Whoever asked the American Center for Law and Justice to weigh in on the Graduate Student Association funding scandal should have told them the whole story.
Last week, the ACLJ, a staunchly anti-lesbian, gay, bisexual and transgender and anti-women’s rights legal advocacy group founded by televangelist Pat Robertson, issued a letter to the university claiming that the GSA’s denial of student funds to groups that endorsed or were “connected to” pro-divestment positions in any way might actually have been legal. While there is ample evidence that their argument is legally wrong, it is just as important for the public to realize that the main condition underlying the ACLJ’s argument also turns out to be completely hypothetical. Here’s what happened:
The ACLJ’s argument rests on the premise that the GSA had passed a resolution adopting a position of neutrality on the issue of Israel-Palestine. In fact, as the GSA Cabinet wrote in its Nov. 24 statement of clarification, “GSA does not have any policy or resolution regarding inclusion or exclusion of any political, ideological or religious viewpoints in its event funding. Such a policy or resolution could only be passed by the GSA Forum, and no resolution to that effect has been considered or voted on by GSA Forum.” The Cabinet continued, stating that it had considered a “conceptual resolution” of neutrality, but that “in order to go into effect as a guideline for GSA, it would be required to be noticed and voted on by the GSA Forum, which has not occurred.”
So there you have it: The GSA itself says there’s no resolution of neutrality. In fact, statements made by multiple members of the GSA go even further, proving that the neutrality position was hastily contrived only after the funding restrictions were put in place – clearly an attempt to cover up or retroactively justify the restrictions.
So what does this mean? First, it means that the ACLJ is in the position of having written a set of legal arguments that have absolutely no foundation. Its legal letter is a castle made of sand. Second, and much more importantly, it means
that the GSA Cabinet never had the authority to issue funding restrictions to any group.
It is, however, worth considering what would be different if the GSA had indeed passed a neutrality resolution. Such a resolution would still not allow the GSA to make funding determinations based on the political views of its recipients. It is still illegal to say to students that in order to receive student funding, they had to have “zero connection” to other students who take a particular political position.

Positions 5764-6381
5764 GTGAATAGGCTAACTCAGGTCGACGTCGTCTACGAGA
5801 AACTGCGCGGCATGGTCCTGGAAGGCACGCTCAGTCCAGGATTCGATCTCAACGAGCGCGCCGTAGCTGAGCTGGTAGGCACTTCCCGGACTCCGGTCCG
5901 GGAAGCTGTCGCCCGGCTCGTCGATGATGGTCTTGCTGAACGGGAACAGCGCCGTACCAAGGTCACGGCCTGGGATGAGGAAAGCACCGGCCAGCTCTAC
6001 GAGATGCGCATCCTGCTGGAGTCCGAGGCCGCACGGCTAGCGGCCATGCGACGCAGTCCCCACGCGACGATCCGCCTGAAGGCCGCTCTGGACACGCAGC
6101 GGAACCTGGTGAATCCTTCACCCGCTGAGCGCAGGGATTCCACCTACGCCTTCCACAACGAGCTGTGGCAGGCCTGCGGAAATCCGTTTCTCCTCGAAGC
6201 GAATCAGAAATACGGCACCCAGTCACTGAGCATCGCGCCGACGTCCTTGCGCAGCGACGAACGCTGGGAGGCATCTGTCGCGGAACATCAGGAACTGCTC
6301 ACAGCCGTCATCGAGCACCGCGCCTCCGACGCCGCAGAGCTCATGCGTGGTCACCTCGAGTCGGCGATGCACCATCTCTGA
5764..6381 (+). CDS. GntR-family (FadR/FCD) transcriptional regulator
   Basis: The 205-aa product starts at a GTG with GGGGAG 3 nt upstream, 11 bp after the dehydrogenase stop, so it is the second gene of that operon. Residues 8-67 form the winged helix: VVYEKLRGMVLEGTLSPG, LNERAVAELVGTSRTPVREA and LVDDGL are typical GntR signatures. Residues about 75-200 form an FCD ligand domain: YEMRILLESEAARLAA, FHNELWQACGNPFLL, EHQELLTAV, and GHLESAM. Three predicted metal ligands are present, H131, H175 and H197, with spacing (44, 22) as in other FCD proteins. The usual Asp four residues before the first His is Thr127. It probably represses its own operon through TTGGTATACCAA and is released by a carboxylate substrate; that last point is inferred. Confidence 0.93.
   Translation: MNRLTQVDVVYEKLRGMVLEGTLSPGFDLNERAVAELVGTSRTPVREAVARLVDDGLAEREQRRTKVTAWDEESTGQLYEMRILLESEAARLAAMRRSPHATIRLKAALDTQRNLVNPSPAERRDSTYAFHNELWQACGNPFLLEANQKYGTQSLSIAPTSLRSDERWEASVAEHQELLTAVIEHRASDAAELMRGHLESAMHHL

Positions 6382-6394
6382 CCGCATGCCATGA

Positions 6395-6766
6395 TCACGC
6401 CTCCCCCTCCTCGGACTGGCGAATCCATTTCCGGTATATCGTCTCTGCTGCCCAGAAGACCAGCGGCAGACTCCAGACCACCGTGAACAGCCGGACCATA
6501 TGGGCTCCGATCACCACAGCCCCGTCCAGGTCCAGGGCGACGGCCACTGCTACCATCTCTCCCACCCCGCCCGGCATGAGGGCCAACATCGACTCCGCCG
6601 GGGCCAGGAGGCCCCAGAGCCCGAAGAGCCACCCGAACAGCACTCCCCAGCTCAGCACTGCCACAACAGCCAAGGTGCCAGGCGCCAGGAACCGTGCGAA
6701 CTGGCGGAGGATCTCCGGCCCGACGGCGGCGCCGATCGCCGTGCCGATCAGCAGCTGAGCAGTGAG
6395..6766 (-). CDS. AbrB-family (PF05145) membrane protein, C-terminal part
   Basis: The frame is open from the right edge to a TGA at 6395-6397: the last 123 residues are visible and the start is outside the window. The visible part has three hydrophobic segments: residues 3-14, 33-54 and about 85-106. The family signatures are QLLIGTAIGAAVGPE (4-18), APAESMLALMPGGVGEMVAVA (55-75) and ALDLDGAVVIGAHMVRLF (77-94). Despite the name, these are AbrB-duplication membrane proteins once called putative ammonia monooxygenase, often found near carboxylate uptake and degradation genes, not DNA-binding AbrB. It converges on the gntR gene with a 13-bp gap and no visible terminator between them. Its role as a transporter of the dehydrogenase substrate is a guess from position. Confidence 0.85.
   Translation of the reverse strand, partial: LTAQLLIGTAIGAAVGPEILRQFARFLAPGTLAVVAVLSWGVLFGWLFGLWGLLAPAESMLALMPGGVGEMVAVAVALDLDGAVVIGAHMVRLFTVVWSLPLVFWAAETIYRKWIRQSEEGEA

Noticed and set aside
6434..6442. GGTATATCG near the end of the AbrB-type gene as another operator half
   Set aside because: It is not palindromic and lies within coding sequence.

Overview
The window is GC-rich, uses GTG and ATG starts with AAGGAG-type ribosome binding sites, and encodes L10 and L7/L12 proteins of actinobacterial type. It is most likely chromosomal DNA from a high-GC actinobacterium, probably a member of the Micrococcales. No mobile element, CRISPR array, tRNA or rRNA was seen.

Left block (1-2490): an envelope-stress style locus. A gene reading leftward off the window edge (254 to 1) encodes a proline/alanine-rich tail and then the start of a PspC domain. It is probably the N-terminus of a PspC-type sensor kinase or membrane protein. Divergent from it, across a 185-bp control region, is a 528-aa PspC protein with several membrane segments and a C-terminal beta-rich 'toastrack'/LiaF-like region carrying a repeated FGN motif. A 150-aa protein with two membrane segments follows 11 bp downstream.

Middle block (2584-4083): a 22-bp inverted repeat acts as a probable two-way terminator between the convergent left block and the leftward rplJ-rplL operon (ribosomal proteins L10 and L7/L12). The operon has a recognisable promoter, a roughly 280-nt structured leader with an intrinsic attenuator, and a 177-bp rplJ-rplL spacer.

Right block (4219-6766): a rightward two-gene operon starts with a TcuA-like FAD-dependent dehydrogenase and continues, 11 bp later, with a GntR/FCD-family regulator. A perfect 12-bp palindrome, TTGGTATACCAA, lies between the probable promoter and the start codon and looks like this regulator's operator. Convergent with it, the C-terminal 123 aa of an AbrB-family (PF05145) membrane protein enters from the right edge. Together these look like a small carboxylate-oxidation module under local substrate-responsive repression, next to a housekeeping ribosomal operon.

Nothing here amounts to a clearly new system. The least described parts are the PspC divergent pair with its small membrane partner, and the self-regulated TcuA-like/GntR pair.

Let’s consider for a moment what behavior the ACLJ is defending. The emails sent on behalf of the GSA to a funding recipient said, “if we are aware that (you are) engaging with (Divest from Israel) – directly or indirectly – in the organization of this event – we’ll have to withdraw or recoup our allocation.” How can this be enforced except through Orwellian monitoring of graduate students’ speech and activity? Are we ready to turn the GSA Cabinet into the speech police for all the student groups that receive its funding, to make sure they don’t “endorse” or “connect” with anyone, “directly or indirectly,” whose speech is forbidden? Will the GSA be empowered to determine what speech crosses their lines and what doesn’t?
Ultimately, that type of speech policing is what the ACLJ is defending – a level of intrusion into individuals’ lives that fits quite well with its other legal work, like fighting what it calls the “radical homosexual agenda” and working to deny women the right to an abortion.
So what is the solution to this mess? First, while the administration shouldn’t be involved in day-to-day graduate governance, it can provide advice and training that would educate student leaders about the law and reduce the chances they might break it. Second, the GSA needs more transparency and internal oversight so that one arm can’t simply make up rules that the other arm never signed off on. And third, the GSA should adopt clear guidelines that prevent this from happening again. Right now, this last reform is the most realistic. Last week’s GSA Forum meeting resulted in the addition of such an amendment to the agenda for the next meeting in winter quarter. Anyone who is concerned about free speech should hope that it passes unanimously.